Principal and Owner, JF Riggenbach, LLC
How have your experiences in your local community influenced how you think about job quality?
As in many rural communities across the country, Central Wisconsin has long focused its public investments on a single industry. For decades, Wisconsin Rapids was home to Consolidated Papers, Inc., once one of the largest paper manufacturers in North America. The business provided family-sustaining jobs to local residents and created a prevailing narrative across the community that those who worked hard could access quality jobs. We also believed the industry would maintain strong community ties and sustain its investments in our cities and towns through taxes and philanthropy.
As we experienced, no economy is safe from global economic changes. Since the sale of Consolidated Papers in 2000 and subsequent mill closures, household incomes in Wisconsin Rapids have decreased by 25 percent. While pockets of quality jobs still exist, the decline in overall income has impacted our cities and towns. Some schools have seen the proportion of students eligible for free or reduced-price lunch double, and out-migration is projected to grow through 2035. When quality jobs and skilled workers leave a community, it rocks the confidence and trust of the entire workforce, impacts remaining employers’ ability to find workers, and results in challenging fiscal environments for our public infrastructure and education systems.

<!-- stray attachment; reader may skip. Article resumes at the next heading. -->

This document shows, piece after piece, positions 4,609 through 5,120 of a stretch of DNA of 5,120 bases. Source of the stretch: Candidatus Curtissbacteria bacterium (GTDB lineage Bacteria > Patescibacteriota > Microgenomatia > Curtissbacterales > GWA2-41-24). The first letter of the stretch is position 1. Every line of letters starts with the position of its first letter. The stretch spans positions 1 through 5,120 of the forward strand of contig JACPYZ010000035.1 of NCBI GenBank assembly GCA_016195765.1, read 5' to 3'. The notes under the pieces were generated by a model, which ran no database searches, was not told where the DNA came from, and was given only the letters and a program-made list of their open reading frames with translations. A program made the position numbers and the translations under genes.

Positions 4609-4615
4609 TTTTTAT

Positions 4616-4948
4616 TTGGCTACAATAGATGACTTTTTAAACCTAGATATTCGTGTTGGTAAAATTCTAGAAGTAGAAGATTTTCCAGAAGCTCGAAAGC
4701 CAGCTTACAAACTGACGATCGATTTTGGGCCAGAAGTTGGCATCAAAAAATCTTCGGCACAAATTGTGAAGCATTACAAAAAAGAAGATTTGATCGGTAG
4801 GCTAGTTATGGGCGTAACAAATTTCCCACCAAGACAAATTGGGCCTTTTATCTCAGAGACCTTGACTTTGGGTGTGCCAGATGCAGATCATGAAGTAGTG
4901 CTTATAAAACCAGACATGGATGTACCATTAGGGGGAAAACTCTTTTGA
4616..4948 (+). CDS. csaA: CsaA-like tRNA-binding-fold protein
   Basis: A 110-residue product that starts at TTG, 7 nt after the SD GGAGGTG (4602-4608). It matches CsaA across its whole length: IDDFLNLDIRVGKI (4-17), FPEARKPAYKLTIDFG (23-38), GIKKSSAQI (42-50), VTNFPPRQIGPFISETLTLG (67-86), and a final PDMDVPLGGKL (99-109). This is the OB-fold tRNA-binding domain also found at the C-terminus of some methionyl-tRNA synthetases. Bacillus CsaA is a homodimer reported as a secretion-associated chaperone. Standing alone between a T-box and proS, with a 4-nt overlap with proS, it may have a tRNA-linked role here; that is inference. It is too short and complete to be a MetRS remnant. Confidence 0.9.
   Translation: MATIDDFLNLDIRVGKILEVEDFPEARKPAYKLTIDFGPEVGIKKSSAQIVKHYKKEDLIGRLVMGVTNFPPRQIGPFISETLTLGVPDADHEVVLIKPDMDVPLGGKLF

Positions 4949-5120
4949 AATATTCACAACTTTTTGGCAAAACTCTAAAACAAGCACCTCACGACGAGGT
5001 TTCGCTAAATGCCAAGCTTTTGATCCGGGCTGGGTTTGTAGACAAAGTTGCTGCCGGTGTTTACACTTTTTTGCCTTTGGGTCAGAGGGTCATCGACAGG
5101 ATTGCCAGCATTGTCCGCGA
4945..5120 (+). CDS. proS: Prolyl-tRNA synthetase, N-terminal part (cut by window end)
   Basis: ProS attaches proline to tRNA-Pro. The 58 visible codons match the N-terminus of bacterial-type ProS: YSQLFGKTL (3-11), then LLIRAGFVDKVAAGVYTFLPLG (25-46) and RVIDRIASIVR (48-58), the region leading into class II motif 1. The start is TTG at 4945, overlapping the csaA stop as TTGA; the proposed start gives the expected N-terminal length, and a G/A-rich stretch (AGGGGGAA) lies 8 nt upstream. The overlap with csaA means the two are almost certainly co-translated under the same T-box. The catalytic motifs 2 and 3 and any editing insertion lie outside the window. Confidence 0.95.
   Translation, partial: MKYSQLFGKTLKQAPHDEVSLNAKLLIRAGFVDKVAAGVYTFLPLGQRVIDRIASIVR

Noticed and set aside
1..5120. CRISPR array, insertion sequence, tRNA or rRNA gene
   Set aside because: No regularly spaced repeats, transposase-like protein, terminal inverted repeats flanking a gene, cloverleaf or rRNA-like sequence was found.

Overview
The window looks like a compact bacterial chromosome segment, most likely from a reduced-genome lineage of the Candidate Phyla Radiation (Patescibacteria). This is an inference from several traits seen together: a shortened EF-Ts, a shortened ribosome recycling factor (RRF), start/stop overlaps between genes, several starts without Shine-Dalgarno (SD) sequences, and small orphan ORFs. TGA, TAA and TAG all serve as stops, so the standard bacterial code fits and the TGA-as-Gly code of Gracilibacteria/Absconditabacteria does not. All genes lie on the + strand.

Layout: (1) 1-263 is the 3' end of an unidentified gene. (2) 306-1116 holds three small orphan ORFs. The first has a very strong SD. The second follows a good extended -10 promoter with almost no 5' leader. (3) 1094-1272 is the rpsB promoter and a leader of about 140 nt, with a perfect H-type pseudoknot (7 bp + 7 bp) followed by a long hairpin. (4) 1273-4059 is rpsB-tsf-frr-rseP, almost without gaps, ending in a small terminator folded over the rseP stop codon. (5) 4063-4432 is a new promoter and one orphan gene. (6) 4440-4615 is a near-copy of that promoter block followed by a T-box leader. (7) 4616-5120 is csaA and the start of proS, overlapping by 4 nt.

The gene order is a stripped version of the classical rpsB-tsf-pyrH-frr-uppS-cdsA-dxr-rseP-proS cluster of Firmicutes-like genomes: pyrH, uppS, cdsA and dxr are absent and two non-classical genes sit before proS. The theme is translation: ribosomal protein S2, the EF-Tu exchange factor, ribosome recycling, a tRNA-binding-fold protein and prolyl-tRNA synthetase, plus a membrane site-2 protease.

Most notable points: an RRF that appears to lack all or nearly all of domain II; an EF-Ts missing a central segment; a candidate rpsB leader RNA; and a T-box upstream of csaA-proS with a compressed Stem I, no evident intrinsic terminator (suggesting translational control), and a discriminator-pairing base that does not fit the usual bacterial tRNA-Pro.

I have learned that a job quality strategy should include ways for business and community leaders to collaborate to support strong local economies and healthy communities. It should include a diverse set of approaches that prioritize the needs of locally owned businesses and businesses committed to ensuring the longevity of their good jobs. A job quality strategy should also address how the community shapes its investment policies to ensure our best employers have the resources and workers they need to thrive and expand quality jobs. When we invest in each other, we build wealth and strong communities.
Can you provide examples of your work related to job quality?
As an independent consultant, I partner with organizations across the country focused on expanding access to quality jobs in their communities. My partners take varying approaches to job quality, including working directly with businesses to improve workforce and operational practices, preparing workers to connect to and advance in quality jobs, and promoting employee engagement and worker ownership across small businesses.